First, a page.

Tech Q&A: The merits of swapping a PC's hard drive for an SSD memory


The choice between a hard drive and a solid-state one is one of the key decisions for a computer buyer. — Dreamstime/TNS

Q: I'm interested in getting an SSD (solid-state drive) with computer-chip memory to replace a mechanical hard disk drive. What are the main differences between SSDs and hard drives?

—Nick Jakubowsky, St. Paul, Minnesota

A: The age of your computer may determine whether you can replace its hard drive with an SSD.

An older computer needs a SATA (Serial Advanced Technology Attachment) connection to link to most SSDs. But there have been several types of SATA connections since the early 2000s, and you'll need a computer repair shop to tell you if your PC has the right one for today's SSDs.

Reasons why you would want an SSD:

— SSDs are faster because they use flash memory (a computer-chip technology) instead of a rotating disk with a read-write device suspended above it. Some experts say an average SSD reads data about 10 times faster and writes data about 20 times faster than a hard drive.

— SSDs are a plus for travellers because they're lighter and use less battery power than disk drives.

— Consumer-priced SSDs now have capacities of 1 terabyte or larger, comparable to disk drives.

— SSDs have no moving parts, so they're less prone to wear and tear than disk drives are. However, SSDs do wear out because their circuits work only a limited number of times.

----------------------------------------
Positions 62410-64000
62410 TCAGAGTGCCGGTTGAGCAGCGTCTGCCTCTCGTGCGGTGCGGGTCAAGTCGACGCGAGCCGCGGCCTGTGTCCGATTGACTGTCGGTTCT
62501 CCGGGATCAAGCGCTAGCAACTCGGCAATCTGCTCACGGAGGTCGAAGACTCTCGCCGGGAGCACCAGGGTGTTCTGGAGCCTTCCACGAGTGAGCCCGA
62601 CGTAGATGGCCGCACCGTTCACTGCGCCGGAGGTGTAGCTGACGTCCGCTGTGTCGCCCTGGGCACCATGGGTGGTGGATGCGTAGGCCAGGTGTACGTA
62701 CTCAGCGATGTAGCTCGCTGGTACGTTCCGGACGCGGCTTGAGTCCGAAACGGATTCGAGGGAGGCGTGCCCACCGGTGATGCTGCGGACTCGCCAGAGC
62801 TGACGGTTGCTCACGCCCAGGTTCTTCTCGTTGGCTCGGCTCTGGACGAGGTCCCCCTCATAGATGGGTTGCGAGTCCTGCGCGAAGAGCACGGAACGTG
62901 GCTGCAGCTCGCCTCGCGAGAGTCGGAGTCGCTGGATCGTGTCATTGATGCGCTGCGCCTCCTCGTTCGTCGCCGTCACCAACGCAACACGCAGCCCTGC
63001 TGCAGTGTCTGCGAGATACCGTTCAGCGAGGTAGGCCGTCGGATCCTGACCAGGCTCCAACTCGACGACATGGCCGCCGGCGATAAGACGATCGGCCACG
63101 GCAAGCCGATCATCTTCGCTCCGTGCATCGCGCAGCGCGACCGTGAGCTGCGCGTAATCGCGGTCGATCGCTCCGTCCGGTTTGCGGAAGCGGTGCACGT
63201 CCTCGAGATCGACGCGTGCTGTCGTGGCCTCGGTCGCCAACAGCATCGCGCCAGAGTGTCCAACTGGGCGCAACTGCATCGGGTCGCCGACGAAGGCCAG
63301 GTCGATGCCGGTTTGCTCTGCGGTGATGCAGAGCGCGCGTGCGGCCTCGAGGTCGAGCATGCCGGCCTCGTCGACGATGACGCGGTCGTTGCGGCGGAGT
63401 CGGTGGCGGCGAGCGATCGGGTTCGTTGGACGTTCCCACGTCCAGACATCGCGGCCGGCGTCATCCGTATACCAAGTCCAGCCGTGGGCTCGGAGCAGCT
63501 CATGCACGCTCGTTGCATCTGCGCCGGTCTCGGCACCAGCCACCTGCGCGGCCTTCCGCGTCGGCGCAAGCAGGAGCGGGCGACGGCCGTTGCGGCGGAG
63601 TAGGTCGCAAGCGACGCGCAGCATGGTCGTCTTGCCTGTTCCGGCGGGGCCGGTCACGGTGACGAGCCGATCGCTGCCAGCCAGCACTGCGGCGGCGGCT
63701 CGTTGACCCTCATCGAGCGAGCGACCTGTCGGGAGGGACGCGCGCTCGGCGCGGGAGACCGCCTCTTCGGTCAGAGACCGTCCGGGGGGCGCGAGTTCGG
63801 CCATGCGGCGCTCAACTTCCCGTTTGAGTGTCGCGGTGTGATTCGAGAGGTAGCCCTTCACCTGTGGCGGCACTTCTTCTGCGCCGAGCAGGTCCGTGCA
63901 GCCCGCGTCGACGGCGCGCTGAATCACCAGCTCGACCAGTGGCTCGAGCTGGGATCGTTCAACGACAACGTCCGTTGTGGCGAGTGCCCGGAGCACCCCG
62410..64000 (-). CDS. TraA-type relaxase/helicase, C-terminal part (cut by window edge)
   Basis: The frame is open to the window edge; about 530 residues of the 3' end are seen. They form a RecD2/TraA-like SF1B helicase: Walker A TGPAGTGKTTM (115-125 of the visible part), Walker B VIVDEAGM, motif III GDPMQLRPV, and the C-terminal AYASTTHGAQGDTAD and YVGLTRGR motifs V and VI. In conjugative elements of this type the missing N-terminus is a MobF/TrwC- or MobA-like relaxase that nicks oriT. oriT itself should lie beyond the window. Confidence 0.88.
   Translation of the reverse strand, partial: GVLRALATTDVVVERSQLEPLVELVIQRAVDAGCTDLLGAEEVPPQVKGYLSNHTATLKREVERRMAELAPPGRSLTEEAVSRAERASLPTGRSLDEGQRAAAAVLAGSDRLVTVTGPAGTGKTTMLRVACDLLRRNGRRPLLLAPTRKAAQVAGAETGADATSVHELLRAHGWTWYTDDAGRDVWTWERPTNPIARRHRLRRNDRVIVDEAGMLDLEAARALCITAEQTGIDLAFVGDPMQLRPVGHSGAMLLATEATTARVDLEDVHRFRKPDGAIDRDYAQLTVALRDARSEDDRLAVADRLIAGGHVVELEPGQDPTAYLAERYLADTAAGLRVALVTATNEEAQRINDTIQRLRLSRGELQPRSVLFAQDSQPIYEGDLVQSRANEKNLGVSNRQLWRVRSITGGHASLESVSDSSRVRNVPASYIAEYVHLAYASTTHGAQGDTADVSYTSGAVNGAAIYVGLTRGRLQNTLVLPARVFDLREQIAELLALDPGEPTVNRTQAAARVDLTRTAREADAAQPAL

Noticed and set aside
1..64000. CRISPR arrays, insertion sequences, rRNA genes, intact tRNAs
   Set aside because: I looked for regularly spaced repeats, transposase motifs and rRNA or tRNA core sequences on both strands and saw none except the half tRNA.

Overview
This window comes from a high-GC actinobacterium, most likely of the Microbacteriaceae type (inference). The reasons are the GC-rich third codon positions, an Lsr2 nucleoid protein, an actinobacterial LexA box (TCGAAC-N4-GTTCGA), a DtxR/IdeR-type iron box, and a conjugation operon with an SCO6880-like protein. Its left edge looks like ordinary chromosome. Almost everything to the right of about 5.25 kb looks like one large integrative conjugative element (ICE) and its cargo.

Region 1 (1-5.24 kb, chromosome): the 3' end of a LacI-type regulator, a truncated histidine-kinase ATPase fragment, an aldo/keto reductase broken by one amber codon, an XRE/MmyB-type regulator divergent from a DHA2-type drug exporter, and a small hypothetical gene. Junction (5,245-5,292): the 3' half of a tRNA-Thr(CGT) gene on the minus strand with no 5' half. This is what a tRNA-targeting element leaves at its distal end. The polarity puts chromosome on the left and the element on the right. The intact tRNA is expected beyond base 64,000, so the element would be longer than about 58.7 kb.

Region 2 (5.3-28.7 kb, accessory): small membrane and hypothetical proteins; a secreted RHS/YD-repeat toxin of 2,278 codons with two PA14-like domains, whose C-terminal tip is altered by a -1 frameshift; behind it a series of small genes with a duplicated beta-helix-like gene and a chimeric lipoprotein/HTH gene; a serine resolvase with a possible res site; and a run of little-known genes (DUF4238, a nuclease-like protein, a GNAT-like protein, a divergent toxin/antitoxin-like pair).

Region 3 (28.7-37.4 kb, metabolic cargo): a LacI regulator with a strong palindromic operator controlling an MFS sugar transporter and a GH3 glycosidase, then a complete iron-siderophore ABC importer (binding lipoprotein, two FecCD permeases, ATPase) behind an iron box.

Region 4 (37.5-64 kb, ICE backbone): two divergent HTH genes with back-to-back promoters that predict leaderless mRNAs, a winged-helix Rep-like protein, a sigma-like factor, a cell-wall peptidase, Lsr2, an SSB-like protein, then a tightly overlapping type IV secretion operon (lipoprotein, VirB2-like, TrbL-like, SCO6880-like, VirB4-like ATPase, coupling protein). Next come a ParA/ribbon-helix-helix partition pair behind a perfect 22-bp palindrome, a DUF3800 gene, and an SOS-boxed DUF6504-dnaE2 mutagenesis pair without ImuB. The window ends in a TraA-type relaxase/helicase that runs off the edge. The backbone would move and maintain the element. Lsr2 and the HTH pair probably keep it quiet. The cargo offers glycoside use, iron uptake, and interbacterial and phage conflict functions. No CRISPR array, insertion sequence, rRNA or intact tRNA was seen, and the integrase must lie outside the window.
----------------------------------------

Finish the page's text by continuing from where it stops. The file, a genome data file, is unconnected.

— You don't need to defragment an SSD. Defragmenting a hard drive puts whole files in the same location, cutting down on data access time. Defragging a fast SSD won't speed it up.

Reasons why you wouldn't want an SSD:

— SSDs are more expensive than disk drives. At best, a 1 terabyte SSD costs about twice as much as comparable disk drive, and some SSD models cost more than that.

— Even if a hard drive fails, its data is often recoverable from the physical disk. If an SSD fails, its data will probably be lost inside a digital circuit.

Q: My Windows 10 laptop crashes (I get a blue screen and the PC reboots) when I try to save a file to a USB flash drive. The same flash drive works with other PCs. What's wrong?

—Jerry Johnson, Colorado Springs, Colorado

A: The cause could be a flash drive format issue, or a security software problem. Today's Windows PCs are formatted with NTFS (New Technology Files System), but the format isn't widely used elsewhere. Flash drives typically use the FAT32 (File Allocation Table32) format, which makes them compatible with the Windows, Mac and Linux computer operating systems as well as smart TVs, cameras and smartphones.

Normally, using a FAT32-formatted flash drive with an NTFS-formatted PC isn't a problem. But an older Windows file called Sysmon (System Monitor) version 11.11 wasn't compatible with the FAT32 format used by flash drives, and it could cause a PC crash when a flash drive was used. The latest version of the Sysmon software (version 13.32), doesn't have this problem. (You can download it at tinyurl.com/yzjr2yj3).

The PC crashing problem also has been linked to flash drives that are encrypted with software from Check Point Software Technologies. Older versions of the software used a file called MeDlpFlt.sysCQ (Media Encryption Data Loss Prevention Filter) that caused the problem (for details, see tinyurl.com/yc7s8e6p). If you use, or previously used, Check Point's software, you'll need to contact the company for help (access to the solution is limited to customers.) – Star Tribune/Tribune News Service

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